Not willing to give up, Marshall ultimately found Dr. Sean McMillan, chief of surgery and orthopedics at Lourdes Medical Center of Burlington County, who, as luck would have it, was Fellowship-trained in arthroscopic surgery of the shoulder, hip and knee and knew right away she had a labral hip tear—wherein cartilage is worn down, resulting in bone-on-bone pain.
“Her story—you could have Googled it—was right by the book as far as what you would describe and then her examination just corroborated it,” says McMillan.
“In a young person, someone who is motivated, this surgery is probably one of the most rewarding because you can get them back doing what they want, relatively quickly in the scheme of things,” he adds.
McMillan performed an arthroscopic surgery on Marshall’s right hip in September 2016. “It was immediate relief and [McMillan] told me that would happen,” says Marshall. “Within maybe a week, I was on crutches and able to start physical therapy.”
Despite the successful surgery, Marshall still experienced pain in her left hip. “Most of the time it’s usually depensatory, meaning one hip is just hurting because you’re putting all the weight on it,” explains McMillan. “Unfortunately in Kim’s case, she was someone who had tears in both hips. … The literature says less than 20 percent of the time you have to do both hips, usually it’s just one.”
That November, McMillan performed another arthroscopic surgery on Marshall, this time, on her left hip. “You’re always nervous going into the second one because not only do I have to get a good outcome, I have to match the other outcome. … You’re worried it’s not considered a success so it was a little daunting,” he says. Luckily, the second surgery was a success, as Marshall once again experienced immediate relief. Post-operatively, Marshall worked with a physical therapist up until February 2017, while also doing home exercises, to regain strength and function of her hips.
“I’m still getting strength, but for living like that for so long, not really knowing there was a fix ... and the fact that I could find Dr. McMillan and have him fix me, to the point where I can do what I love to do and not be so focused on the pain, is beyond what I could ever ask for,” shares Marshall.
“I waited six months after each hip and then I started riding my horse again and I didn’t have the pain,” she continues. “I can run around and play with my daughter, swim, jump and run. I can stand long hours at a shift and not be in severe pain, I can take care of my patients and not be thinking about the fact that my back and hips are killing me.”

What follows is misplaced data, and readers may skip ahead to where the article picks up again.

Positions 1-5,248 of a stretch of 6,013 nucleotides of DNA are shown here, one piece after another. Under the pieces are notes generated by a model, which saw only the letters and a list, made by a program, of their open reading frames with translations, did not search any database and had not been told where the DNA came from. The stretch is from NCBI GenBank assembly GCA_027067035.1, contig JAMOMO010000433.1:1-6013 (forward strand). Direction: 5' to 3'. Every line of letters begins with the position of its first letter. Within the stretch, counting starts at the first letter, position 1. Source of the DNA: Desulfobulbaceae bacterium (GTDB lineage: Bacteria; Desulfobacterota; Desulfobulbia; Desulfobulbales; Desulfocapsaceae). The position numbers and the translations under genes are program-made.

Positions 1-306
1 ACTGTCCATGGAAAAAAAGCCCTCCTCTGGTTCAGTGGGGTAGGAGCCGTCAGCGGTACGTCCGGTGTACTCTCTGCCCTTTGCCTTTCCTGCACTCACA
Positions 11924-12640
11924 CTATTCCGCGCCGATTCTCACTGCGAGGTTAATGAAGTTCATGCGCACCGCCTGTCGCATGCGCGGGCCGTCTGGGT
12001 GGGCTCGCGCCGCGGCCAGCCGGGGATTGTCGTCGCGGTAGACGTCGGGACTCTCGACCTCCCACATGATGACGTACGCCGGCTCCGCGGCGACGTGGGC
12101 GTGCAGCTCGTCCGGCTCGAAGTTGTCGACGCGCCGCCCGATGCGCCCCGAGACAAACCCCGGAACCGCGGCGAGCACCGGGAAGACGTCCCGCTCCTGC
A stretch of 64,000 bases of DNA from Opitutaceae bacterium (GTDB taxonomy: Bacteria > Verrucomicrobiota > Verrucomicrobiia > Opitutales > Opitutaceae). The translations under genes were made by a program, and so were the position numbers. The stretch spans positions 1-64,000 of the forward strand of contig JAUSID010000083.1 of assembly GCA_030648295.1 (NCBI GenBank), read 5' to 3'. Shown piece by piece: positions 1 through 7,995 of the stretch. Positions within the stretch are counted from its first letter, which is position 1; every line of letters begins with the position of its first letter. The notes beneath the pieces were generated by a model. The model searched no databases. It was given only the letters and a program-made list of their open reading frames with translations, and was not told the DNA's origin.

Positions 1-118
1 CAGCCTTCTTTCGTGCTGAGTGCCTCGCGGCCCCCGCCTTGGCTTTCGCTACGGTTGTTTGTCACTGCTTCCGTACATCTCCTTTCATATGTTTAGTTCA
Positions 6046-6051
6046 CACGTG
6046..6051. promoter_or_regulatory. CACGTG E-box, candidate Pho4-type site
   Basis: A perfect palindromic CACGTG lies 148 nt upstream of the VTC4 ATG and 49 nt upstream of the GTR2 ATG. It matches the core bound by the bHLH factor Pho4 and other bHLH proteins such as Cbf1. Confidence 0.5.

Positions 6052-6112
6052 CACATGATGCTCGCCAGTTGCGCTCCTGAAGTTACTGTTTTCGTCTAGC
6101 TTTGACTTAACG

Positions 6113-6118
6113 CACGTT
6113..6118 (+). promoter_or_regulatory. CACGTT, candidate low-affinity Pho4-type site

“It’s the best feeling in the world,” adds McMillan, who couldn’t be happier in helping Marshall get back on the horse again.
It was a just a normal afternoon at work for Larry Ferringo, who was busy at his desk when he started to get a weird sensation in his upper abdomen area which he dismissed originally as a bad case of indigestion. Then he started pouring sweat and coworkers began to remark that he didn’t look so hot. Soon after, he was rolling around on the floor, writhing in pain.
The next thing Ferringo recalls is being in an ambulance when a paramedic began to put leads on his chest to perform an EKG. “I asked; ‘Am I having a heart attack?’ I remember him looking at me and saying, ‘Yes,’” Ferringo recalls.
“I just remember saying someone has to call my wife, someone has to get my daughter from daycare, that’s all I cared about at that point and the next thing I remember is waking up in the ER.”
When he arrived at Inspira’s emergency room in Woodbury, he was greeted by cardiologist Dr. Kurt Kaulback. “[Larry] was having a big anterior wall [myocardial infarction]. In the old days, it was the widowmaker,” Kaulback says of the situation’s severity.
While under Kaulback’s care, Ferringo arrested again and doctors were having a tough time resuscitating him. That’s when a Code Blue protocol was issued. Because it was near the end of the shift, there were plenty who responded. “If this was 9 at night, it would have been the tech, two RNs and me, that would have been it,” Kaulback says. “I had three times that many people, and not that I needed that many bodies, but it ended up being critical that we had that many minds thinking about it.”
With each passing minute, Ferringo’s chances for resuscitation got less and less. At this point his arteries had been opened up, a balloon pump inserted as well as a temporary pacemaker and he was breathing with the help of a ventilator.
“We’ve been doing this for maybe 30 minutes and I got nothing left,” Kaulback says. “We are at a less than 2-3 percent survival rate. I looked at the critical care specialist and head nurse of the ICU and said, ‘What do you guys think?’ They both looked at me and said, ‘Five more minutes.’”
In less than five minutes, Ferringo began to regain blood pressure and his heart rhythm stabilized. He had turned the corner in remarkable fashion.
“The best part of the story for me is I’ve been doing this for a long time. I’ve had to call codes and say, ‘We are done, this is over and it’s not going to happen,’” says Kaulback. “I was 30 seconds from making that decision for Larry. It’s one of those events in my career that will always be in the back of my mind when I’m dealing with an emergency.”
A few days later when Ferringo woke up, he was understandably scared. When he couldn’t remember his wife Stacey’s birthday, he worried about memory loss. He feared he wouldn’t remember much about his 3- year-old daughter. He didn’t want to close his eyes and go to sleep.